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November 14, 2003
American Folklife Center Presents Concert by Russian Vocal Ensemble
Svetilen Performs on November 19
Ancient Russian music will resound throughout the first floor lobby of the Library's James Madison Building, at noon, Wednesday, Nov. 19, when the American Folklife Center at the Library of Congress presents the North American debut of Svetilen, Vocal Ensemble of Ancient Russian Music, in Madison Hall. The program is free of charge and open to the public.
This concert is presented by the American Folklife Center and the Public Service Collections Directorate of the Library of Congress as part of Beyond Borders, a series of lectures and demonstrations showcasing traditional performance from worlds beyond the borders of the United States.
The word Svetilen is from Old Church Slavonic, the language of Russian Orthodoxy. It means a short prayer for the souls enlightenment, performed during the lighting of candles in ancient Russian Orthodox churches. Svetilen, the Vocal Ensemble of Ancient Russian Music, took this term as its name in 1989, when it was formed to preserve and promote vocal traditions of early Russian sacred choral and secular folk song.
Early Russian sacred and secular songs spring from a common cultural and musical ancestor and share textual references to religious stories, themes and deities, both Christian and pagan. They share a common heartfelt vocal style which attempts to express the essence of Gods word. Svetilens unusual repertoire includes very old liturgical and folk songs as well as modern compositions, including a set of spiritual chants that were arranged by Svetilens artistic director.
As musical scholars and performers, members of Svetilen strive to raise the awareness of contemporary audiences about Russias early choral legacy and to preserve this legacy as part of
Russias cultural memory and the national identity of the new Russia. Stylistic authenticity is the guiding principle of Svetilens artistic director, Dimitri Garkavi, and is one of the reasons for the ensembles critical acclaim. Members of the ensemble use scholarly ethnographic resources to research the authentic choral voices, rhythmic patterns and harmonies that reflect the character and form of early sacred and secular folk music.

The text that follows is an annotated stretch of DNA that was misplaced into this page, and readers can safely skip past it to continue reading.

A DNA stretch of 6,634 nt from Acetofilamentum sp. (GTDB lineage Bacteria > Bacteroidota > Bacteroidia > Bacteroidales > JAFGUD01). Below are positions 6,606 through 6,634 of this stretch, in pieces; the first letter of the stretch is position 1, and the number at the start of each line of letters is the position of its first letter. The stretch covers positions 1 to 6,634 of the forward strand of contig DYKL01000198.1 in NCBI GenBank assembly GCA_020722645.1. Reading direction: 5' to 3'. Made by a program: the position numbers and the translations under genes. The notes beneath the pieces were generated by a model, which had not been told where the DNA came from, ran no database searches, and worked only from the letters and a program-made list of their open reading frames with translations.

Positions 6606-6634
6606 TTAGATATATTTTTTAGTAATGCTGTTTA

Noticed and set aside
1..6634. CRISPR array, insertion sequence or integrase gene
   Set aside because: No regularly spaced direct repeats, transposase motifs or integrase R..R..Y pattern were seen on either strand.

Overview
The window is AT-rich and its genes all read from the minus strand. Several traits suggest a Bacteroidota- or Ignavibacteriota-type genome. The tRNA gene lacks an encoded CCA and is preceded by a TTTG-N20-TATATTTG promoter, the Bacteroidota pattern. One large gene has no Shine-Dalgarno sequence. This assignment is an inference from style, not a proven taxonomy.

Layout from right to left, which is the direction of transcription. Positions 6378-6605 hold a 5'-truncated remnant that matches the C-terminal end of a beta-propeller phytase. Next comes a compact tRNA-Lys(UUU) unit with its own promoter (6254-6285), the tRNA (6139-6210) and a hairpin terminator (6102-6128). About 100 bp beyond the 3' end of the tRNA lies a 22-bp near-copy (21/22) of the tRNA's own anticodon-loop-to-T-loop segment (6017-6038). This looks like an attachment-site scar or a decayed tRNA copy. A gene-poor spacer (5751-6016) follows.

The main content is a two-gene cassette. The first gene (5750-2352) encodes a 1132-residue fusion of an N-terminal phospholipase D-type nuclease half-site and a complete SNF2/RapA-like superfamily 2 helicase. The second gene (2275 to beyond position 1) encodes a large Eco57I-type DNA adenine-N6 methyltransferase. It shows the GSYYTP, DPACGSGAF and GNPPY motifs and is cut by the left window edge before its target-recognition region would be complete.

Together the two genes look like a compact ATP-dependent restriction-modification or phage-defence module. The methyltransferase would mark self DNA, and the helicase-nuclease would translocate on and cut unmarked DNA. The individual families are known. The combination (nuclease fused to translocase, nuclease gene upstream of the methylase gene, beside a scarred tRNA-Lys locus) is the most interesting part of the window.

The vocal quality used to perform early Russian sacred music has a distinctive open character, because old Russia had no access to western academic choral traditions. Musical compositions are usually performed a cappella, sometimes accompanied by the ancient Russian instruments gusli and koliosnaya lira. The ensembles costumes are based on the traditional Russian clothing of medieval Russia and designed by professional costume designer N. Mizonova.
Svetilen has performed in the major concert halls of Russia as well as at the Kremlin, the Moscow Conservatoire, the Russian Culture Foundation and the Choir Chapel of St. Petersburg. The group has produced recordings both in Russia and abroad. This concert at the Library of Congress marks their first performance in the United States.
The Library's James Madison Building, 101 Independence Avenue S.E., can be reached from Metrorail stops at Capitol South (orange and blue lines) and Union Station (red line).
The American Folklife Center was created by Congress in 1976 and placed at the Library of Congress to preserve and present American folklife through programs of research, documentation, archival preservation, reference service, live performance, exhibition, public programs and training. The center includes the Archive of Folk Culture, which was established in 1928 and is now one of the largest collections of ethnographic material from the United States and around the world.
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